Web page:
Forty & a Half


It’s only been about 21 months since I’ve posted anything about what is going on in our lives. The amazingness of our five children. The craziness of our schedule. My healing (and lack thereof) and my lack of style, (hair, clothing and otherwise). My fears and worries. My hopes and gratefulness.

Mostly, I’ve had a major change in my life since I last blogged. Like, really blogged.

I was scared of turning 40. Now I’m 40-3/4 and I’m still scared of it. Inside I feel like that I might not have much more life to love my husband or children, much more change to be in the world. Mostly I find my insecurities in “life” growing while my joy is dwindling away by this paralyzing fear.

Not too long after I wrote thirty-nine, I was taking a walk from the Starbucks to the Staples while the sun was melting the clouds and I was stressing about money. Again. I have spent many years contemplating what my “next” career step would be – get my Masters degree in Social Work? Theology? Become a Dietician? I don’t know, and every time I thought about it I would get excited and overwhelmed in making any forward moving decisions.

So that April mid-morning, with a hot cup of coffee in hand (and maybe a kid or two in tow, but that I don’t remember actually) I was just doing my usual “I wonder what I should do” thinking and sort of asking the air (I may have been talking to myself while walking across the parking lot – which is maybe why I hope I had kids in tow), when I LITERALLY heard and FELT God say

“You are Mom.”

And from there the flood of what being a mom of 5 kids meant. At that time, Cora was just barely one year old. I knew that I wasn’t supposed to keep looking to the future and worrying about money (although I still am and do) but trust that God has me EXACTLY where I am supposed to be RIGHT NOW.

Not two weeks later I realized that my daughter’s frequent calling-home-sick-after-lunch were actually migraines. That my son’s outbursts towards his sisters before we even left the playground after school were MUCH more than my inadequate parenting. There was something going on at school. By the end of April, three weeks after I heard from God that I was supposed to BE MOM and not worry about DOING so much – I KNEW that I needed to homeschool.

Now, yes, part of it was the un-fun-ness of the 45 minutes of fighting with my daughter to get her to walk the 1/2 block to school. Or the tears late in the evening when we finally discover that our son felt like he wasn’t smart enough to ask a question in class. It didn’t help that after a full 6 hours at school, and an hour on the ice, we often had 2 hours worth of HOMEWORK for my primary students. Sometimes having to teach what they were supposed to be able to learn in the classroom. My kids both had SEAs and it wasn’t enough. My kids are not only easily distracted, they need to move A LOT (so restricting recesses is a VERY bad idea if you want them to be able to listen during class time) and if they aren’t able to pay attention, they BECOME distracting. It’s a lot for a teacher to take, so my kids, who may have had great teachers, became targets of their peers. Because they can sometimes be socially awkward. Or ask questions that were just answered. Or forget a step in a process. Or can’t sit still. OR maybe because they are adopted. They don’t look like me. Or my husband. Or their little sisters. They have 2 moms…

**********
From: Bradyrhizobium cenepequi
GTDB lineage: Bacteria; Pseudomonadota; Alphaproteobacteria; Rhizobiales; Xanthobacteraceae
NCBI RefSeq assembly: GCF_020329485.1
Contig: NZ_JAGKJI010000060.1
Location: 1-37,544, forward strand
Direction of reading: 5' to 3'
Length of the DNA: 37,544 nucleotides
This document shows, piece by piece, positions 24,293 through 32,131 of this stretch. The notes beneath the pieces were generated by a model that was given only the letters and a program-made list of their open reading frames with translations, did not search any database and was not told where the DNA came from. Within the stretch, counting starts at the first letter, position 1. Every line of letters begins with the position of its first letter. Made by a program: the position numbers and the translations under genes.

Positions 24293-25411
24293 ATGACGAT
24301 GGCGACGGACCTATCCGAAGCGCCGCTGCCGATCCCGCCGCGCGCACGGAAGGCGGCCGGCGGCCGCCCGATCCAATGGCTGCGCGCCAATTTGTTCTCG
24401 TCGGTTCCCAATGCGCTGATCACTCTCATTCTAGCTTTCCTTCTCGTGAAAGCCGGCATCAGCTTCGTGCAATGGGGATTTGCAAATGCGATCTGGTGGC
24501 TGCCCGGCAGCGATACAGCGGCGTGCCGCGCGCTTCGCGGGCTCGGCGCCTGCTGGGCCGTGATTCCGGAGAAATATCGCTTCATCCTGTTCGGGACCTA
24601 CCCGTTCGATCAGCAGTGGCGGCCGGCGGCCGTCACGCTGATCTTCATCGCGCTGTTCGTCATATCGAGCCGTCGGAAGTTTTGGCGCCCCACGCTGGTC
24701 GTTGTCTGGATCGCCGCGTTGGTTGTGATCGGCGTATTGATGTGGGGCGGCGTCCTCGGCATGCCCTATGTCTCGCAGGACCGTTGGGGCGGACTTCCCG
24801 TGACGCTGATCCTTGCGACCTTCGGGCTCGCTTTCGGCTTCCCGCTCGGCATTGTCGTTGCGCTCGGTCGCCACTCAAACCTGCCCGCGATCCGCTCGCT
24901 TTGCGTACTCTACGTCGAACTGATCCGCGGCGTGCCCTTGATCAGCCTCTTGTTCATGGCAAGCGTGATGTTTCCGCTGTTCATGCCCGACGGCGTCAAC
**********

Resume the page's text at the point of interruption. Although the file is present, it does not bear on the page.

SO, now my life is full of planners and student learning objectives that get fleshed out but I’m already weeks behind. Lots of driving around to therapies (that the school district had my kids on wait lists for – but never received – and probably would never receive). They are learning self-regulation. They are learning to co-operate with each other. They are learning that the GREATEST socialization are those people who are with you forever – family. They are accepted. We are learning as we make mistakes. Lose our tempers. Have “AHA!s” as we learn to read, add, clean the bathroom, do laundry, share, be hospitable…

I’ve also struggled in the last year with a lot of illness and injury. I’ve realized that maybe my disabled diagnosis is an actuality and instead of fighting it so hard – I should take care of myself a little bit better. I spent most of the winter months sick. Most of the spring months dealing with neck issues (degenerative discs, pinched nerves) and most of the summer at a pain clinic being needled and learning about pain, nerves and muscles, how to move…

I’ve also been given a few respite opportunities to get away with my beloved. A night in Whistler. A weekend in Manning. I discovered that I kind of like camping. I love my extended family. I have the best teenage daughter in the world. Really. I do. I wish I had money so she could do all the things she wants to do (and have the cool rugby stuff).

I’ll share more later. In more depth. With more thought – with more meat. But that is my frizzy-haired, busted-glasses, broken-bodied 40-year-old life right now.

It’s also my grateful for my cuddly kids, my cookie-making-neat-freak teenager, my dancers and my hockey player, my rugby player, my leaders, my figure skaters, my photographer, my coffee bringers, my cleaner-uppers, my artists, my singers, my actors, my beauties.

I’ve been so blessed by this family. This house. This opportunity.

Being a Mom is SO hard. Too hard most days.